DermNet provides Google Translate, a free machine translation service. Note that this may not provide an exact translation in all languages

Cutaneous T-cell lymphoma

Author: Vanessa Ngan, Staff Writer, 2006.


Cutaneous T-cell lymphoma — codes and concepts
open

What are cutaneous T-cell lymphomas?

Lymphomas are tumours of the lymph nodes and lymphatic system. Extranodal lymphomas are tumours that occur in organs or tissues outside of the lymphatic system. When lymphomas occur in the skin with no evidence of disease anywhere else at the time of diagnosis, they are called ‘primary’ cutaneous lymphomas. There are many different types of primary cutaneous lymphomas but they can be broadly divided into two categories, cutaneous T-cell lymphomas and cutaneous B-cell lymphomas. Of all primary cutaneous lymphomas, 65% are of the T-cell type.

Cutaneous T-cell lymphomas (CTCL) refer to a serious but uncommon skin condition in which there is an abnormal neoplastic proliferation of lymphocytes with a ´T´ subtype (thymus-derived). The diagnosis is made by skin biopsy.

Classification of cutaneous T-cell lymphomas

Recently the World Health Organisation (WHO) and European Organization for Research and Treatment of Cancer Classification (EORTC) reached a consensus classification for cutaneous lymphomas [1] and revised by WHO in 2008 [2]. Cutaneous T-cell lymphomas are broken down into the following classifications.

Indolent (low-grade/slow growing) clinical behaviour Aggressive clinical behaviour
  • Mycosis fungoides (MF)
  • MF variants and subtypes
    • Folliculotropic MF
    • Pagetoid reticulosis
    • Granulomatous slack skin
  • Primary cutaneous CD30+ lymphoproliferative disorders
    • Primary cutaneous anaplastic large cell lymphoma
    • Lymphomatoid papulosis
  • Subcutaneous panniculitis-like T-cell lymphoma (histiocytic cytophagic panniculitis), in which there is no involvement of superficial parts of the skin (epidermis, dermis). T cells usually have αβ phenotype, CD3+, CD4-. Patients present with nodules on lower extremities and trunk and with systemic symptoms such as fever and malaise. Haemophagocytosis may be seen on histology (blood cells are found within phagocytes).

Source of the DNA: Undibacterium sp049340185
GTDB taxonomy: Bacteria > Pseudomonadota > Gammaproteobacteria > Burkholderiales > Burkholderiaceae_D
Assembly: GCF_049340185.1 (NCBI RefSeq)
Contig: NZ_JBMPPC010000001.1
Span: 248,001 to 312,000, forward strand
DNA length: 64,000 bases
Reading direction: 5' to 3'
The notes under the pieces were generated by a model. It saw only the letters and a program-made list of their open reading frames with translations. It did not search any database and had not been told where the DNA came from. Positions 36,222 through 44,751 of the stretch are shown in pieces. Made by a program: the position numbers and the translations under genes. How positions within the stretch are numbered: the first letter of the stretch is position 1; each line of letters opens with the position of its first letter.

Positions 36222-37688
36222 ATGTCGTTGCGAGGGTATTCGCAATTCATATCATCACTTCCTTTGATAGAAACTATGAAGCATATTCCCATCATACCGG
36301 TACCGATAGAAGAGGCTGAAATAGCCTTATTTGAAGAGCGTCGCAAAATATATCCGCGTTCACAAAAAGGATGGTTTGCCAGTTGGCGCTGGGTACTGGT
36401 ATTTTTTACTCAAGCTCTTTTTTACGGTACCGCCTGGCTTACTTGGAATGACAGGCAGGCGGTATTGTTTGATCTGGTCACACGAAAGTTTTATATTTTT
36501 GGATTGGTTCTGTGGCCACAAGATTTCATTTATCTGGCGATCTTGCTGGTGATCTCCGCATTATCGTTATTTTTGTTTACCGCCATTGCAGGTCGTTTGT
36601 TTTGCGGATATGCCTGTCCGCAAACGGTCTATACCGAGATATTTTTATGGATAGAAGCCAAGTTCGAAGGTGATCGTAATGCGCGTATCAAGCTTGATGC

• Primary cutaneous CD4+ small/medium pleomorphic T-cell lymphoma, which usually presents with a single lesion and progresses slowly.
  • Sézary syndrome
  • Adult T-cell leukaemia/lymphoma
  • Extranodal NK/T-cell lymphoma, nasal type; this is associated with Epstein Barr virus
  • Primary cutaneous peripheral T-cell lymphoma, unspecified
    • Primary cutaneous aggressive CD8+ T-cell lymphoma
    • Cutaneous γ/δ T-cell lymphoma

Mycosis fungoides is the most common type of CTCL and accounts for almost 50% of all primary cutaneous lymphomas. The second most common group of CTCL is primary cutaneous CD30+ lymphoproliferative disorders.

Mycosis fungoides

Mycosis fungoides is a condition in which the skin is infiltrated by patches or lumps composed of white cells called lymphocytes. It is more common in men than women and is very rare in children. Its cause is unknown but in some patients, it is associated with a pre-existing contact allergic dermatitis or infection with a retrovirus.

Mycosis fungoides has an indolent (low-grade) clinical course, which means that it may persist in one stage or over years or sometimes decades, slowly progress to another stage (from patches to thicker plaques and eventually to tumours).

The name mycosis fungoides is historical and confusing: cutaneous T-cell lymphoma has nothing to do with fungal infection.

Patch stage

In patch stage mycosis fungoides, the skin lesions are flat. Most often there are oval or ring-shaped (annular) pink dry patches on covered skin. They may spontaneously disappear, remain the same size, or slowly enlarge. The skin may be atrophic (thinned), and may or may not itch. The patch stage of mycosis fungoides can be difficult to distinguish from psoriasis, discoid eczema or parapsoriasis.

Patch stage mycosis fungoides

See more images of cutaneous T-cell lymphoma.

Poikiloderma atrophicans vasculare

Poikiloderma atrophicans vasculare is an unusual variant in which the skin shows areas of thinning, pigmentary change and dilation of the capillaries (telangiectasia).

Poikiloderma vasculare atrophicans

Plaque stage

In plaque stage mycosis fungoides, the patches become thickened and may resemble psoriasis. They are usually itchy.

Plaque stage mycosis fungoides

See more images of cutaneous T-cell lymphoma.

Tumour stage

In tumour stage mycosis fungoides, large irregular lumps develop from plaques, or de novo. They may ulcerate. At this stage, spread to other organs is more likely than in earlier stages. The tumour type may transform into a large cell lymphoma.

Tumour stage mycosis fungoides

See more images of cutaneous T-cell lymphoma.

MF variants and subtypes

There are a number of variants and subtypes of mycosis fungoides. Most follow the same clinical and pathological features as MF but some have distinctive features as described below.